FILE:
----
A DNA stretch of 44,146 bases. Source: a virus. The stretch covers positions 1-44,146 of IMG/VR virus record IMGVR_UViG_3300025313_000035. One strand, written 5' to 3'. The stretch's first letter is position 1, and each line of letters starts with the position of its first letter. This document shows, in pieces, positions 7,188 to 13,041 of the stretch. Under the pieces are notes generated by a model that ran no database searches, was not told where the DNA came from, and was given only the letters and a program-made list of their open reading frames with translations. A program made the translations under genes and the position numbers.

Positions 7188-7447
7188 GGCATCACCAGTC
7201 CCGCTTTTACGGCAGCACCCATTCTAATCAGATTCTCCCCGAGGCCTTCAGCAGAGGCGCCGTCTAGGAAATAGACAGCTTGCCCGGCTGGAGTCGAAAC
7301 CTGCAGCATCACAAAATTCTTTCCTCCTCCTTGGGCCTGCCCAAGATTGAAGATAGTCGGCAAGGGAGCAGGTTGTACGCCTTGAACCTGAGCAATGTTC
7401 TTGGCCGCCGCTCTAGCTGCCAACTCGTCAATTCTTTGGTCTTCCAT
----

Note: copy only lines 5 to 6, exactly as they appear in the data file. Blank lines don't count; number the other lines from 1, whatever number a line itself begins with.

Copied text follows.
7301 CTGCAGCATCACAAAATTCTTTCCTCCTCCTTGGGCCTGCCCAAGATTGAAGATAGTCGGCAAGGGAGCAGGTTGTACGCCTTGAACCTGAGCAATGTTC
7401 TTGGCCGCCGCTCTAGCTGCCAACTCGTCAATTCTTTGGTCTTCCAT